Just one though, he goes back over for the final delivery and finds the edge, but it’s wide of slip and those are Steyn’s first runs, two off the outside part of the bat. 

Finn just hurries Elgar up with a short ball, first up in this over, as the batsman makes a real mess of it trying to pull. 

Two off the final ball, turned into the legside, mar an otherwise blemish-free over from Finn, and move the batsman into the 90s…

Even Elgar doesn’t look completely confident against England’s ‘Beard that’s feared’, but he does manage to get a single, to long on, from the third ball. 

That brings Steyn, still on 0, onto strike, and he plays out the over reasonably well without scoring. 

Meanwhile, at the other end it looks a different pitch, with Elgar starting to look really fluent for the first time.

He unfurls a cover drive which, had it not picked out the fielder, would have been four, and looks completely untroubled by Finn. That is, until the England man goes back of a length, and hurries him slightly, but no real harm done.

A push off the back foot and he gets a single from the final ball.

Moeen Ali really is bowling beautifully, five dots followed by a ball that turns miles, beating bat, keeper and leg slip to go for four byes. 

Moeen Ali of England celebrates taking the wicket of JP Duminy

…before James Taylor dives forward to catch Kyle Abbott at bat pad

Amid the carnage this morning, Dean Elgar is proving himself nicely. Yesterday was a gritty display in which he rode his luck, but that is already his second glorious on drive today.

Finn has just replaced Broad at this end, and his first ball disappears past him for four. Cracking shot.

That also takes him to 86, making his the highest score of the match so far. Though Ben Stokes will think he should have gone yesterday, of course. Ducks a bouncer final ball. 

Mooen strikes again and Kyle Abbott looked an absolute novice against the off-spinner there.

That was a shocker of a decision of Rod Tucker to give that not out originally. The umpires really are having a shocking match here.

Even I have to admit that’s where the Decision Review System works. A shocker quickly overturned. That’s how it should be.

South Africa in big trouble now.

Dale Steyn becomes the latest man to join Dean Elgar at the crease – as England scythe through this lower order. Moeen Ali now has three wickets, Broad has four, and the tourists are well on top. 

Big turn to beat the bat from one of the remaining balls to Steyn, and it’s a wicket maiden. Well bowled Mr Ali!

Moeen Ali – who bowled appallingly yesterday until he was gifted his first wicket by Faf du Plessis – has been a different man ever since. Now he has 6 balls to Abbott, and he gets him, with the second, caught at short leg by James Taylor.

Or does he? Umpire says no, England review. And it’s as big an inside edge as you’d ever hope to see, he almost middled it! Well taken by Taylor diving forward, and the decision is overturned. Wickets are tumbling this morning, brilliant for England!

So much pressure on Elgar’s shoulders now – does he trust his tail? Broad won’t mind him taking a single, but if he starts to play his shots England will fancy getting him too.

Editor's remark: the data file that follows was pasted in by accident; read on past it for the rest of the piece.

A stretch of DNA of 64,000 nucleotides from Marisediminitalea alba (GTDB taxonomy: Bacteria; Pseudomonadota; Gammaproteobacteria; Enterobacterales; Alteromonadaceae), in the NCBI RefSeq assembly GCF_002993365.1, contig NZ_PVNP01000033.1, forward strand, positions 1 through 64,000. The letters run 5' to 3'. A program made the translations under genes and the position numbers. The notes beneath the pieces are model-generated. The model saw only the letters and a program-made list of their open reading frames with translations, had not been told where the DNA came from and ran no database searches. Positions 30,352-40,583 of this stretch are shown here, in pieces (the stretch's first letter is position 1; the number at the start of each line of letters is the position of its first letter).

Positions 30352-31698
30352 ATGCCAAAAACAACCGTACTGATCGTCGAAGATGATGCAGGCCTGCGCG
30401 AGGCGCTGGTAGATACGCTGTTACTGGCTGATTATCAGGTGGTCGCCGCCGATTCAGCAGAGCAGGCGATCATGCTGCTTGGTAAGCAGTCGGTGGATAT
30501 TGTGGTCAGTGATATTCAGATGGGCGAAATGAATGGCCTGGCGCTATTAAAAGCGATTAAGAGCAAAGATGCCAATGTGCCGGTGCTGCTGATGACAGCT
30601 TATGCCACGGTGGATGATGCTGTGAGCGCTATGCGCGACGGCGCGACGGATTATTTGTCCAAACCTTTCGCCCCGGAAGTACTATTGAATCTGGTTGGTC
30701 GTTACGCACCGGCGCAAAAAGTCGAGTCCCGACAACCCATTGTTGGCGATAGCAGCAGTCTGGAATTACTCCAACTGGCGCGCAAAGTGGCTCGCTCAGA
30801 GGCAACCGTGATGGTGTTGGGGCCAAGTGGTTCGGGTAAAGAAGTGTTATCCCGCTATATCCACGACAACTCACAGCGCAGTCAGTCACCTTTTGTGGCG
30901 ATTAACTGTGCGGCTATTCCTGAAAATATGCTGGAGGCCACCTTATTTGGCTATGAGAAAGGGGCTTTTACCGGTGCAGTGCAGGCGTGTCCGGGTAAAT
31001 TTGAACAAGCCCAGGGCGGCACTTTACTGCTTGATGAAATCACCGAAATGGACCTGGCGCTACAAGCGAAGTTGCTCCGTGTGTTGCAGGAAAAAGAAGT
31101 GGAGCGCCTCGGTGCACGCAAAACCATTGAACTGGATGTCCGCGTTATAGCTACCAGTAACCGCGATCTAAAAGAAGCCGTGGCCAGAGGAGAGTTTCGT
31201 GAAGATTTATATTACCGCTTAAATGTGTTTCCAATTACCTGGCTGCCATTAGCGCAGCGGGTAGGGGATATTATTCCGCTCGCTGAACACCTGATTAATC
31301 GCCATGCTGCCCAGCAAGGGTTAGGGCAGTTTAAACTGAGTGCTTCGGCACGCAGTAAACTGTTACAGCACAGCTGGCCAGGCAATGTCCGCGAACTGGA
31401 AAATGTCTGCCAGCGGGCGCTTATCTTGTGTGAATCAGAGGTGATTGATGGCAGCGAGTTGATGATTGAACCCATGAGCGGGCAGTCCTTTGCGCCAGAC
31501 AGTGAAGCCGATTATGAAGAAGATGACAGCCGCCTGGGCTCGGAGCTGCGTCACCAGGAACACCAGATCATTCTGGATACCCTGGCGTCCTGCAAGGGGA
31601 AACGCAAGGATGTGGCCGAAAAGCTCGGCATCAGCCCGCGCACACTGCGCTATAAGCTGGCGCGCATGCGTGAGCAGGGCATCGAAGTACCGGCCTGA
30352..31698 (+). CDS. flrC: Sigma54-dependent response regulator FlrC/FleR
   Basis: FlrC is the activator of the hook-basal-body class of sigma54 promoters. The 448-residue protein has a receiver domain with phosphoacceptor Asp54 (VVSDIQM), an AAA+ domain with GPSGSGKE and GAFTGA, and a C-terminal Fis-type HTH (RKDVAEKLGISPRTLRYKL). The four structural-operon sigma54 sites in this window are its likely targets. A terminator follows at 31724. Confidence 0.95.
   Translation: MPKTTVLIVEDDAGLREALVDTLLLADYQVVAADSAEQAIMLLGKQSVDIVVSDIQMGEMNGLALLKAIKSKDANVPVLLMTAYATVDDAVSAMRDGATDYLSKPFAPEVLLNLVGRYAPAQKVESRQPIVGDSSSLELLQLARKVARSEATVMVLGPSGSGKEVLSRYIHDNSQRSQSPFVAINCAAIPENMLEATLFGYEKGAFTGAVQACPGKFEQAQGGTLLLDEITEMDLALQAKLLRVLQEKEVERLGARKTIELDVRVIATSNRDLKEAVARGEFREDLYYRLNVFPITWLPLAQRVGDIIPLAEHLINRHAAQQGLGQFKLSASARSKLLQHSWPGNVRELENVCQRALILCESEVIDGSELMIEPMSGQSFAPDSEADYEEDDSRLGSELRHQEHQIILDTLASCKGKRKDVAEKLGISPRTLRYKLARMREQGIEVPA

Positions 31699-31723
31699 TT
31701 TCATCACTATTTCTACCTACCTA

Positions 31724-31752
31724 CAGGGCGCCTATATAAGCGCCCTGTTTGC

For now he remains resolute in defence before unleashing a near-perfect on drive for four. Stunning timing. 

And yes Moeen Ali is the man to get JP Duminy! Alastair Cook clearly remembered what Graeme Swann used to do to him!

That’s another big wicket for England who are well on top now. Only Dean Elgar is standing between them and a big first innings lead now.

This is the best possible start to the third day for England.

Kyle Abbott in at eight, and while he’s not a mug, this is definitely the South African tail. A Test match average of under seven won’t inspire much home hope, and neither will the fact that all of the first three balls he faces beat the bat. 

One clatters the pad, one beats everyone and they run two byes, and the third goes straight through him, just missing the stumps. Brilliant, brilliant over from Moeen.

As Paul mentioned, JP Duminy is not great against off-spin, so not surprising to see Moeen Ali introduced early on. Here he is, giving Elgar the single and looking to attack the No 7.

And what about that. It works immediately, turning a little, taking the outside edge, and being caught very well by Ben Stokes at slip. 

Don’t you just love it when a plan works?

Broad is really striving for this, angling the ball in at Elgar, trying to tempt him outside off stump, but then getting frustrated and going a little straight, which allows the batsman to nudge into the leg side and get off strike.

Duminy tries to drive the only ball he faces this over, but picks out cover. 

Here’s a picture of that first wicket – you can really get a sense for how low it kept. Bavuma is the smallest man in Test cricket, even shorter than James Taylor, so for him to be down on a knee, it has to be very low!

Stuart Broad of England bowls out Temba Bavuma with the second ball of day three

Finn continues with this very full length to Elgar, and the batsmen continue with their sharp running between the wickets, earning a single with no more than a push to mid-off.

Different tactic to Duminy, Finn goes short and hits him – fairly hard – on the shoulder. A glancing blow, but that’ll wake him up!

A sub-plot to today’s play, by the way, is the news that AB de Villiers is considering retiring from Test cricket. I say news – it’s more like rumours at the moment, and the man himself has denied it. But the South African media certainly think something is up.

Duminy blocks out the rest of the Finn over.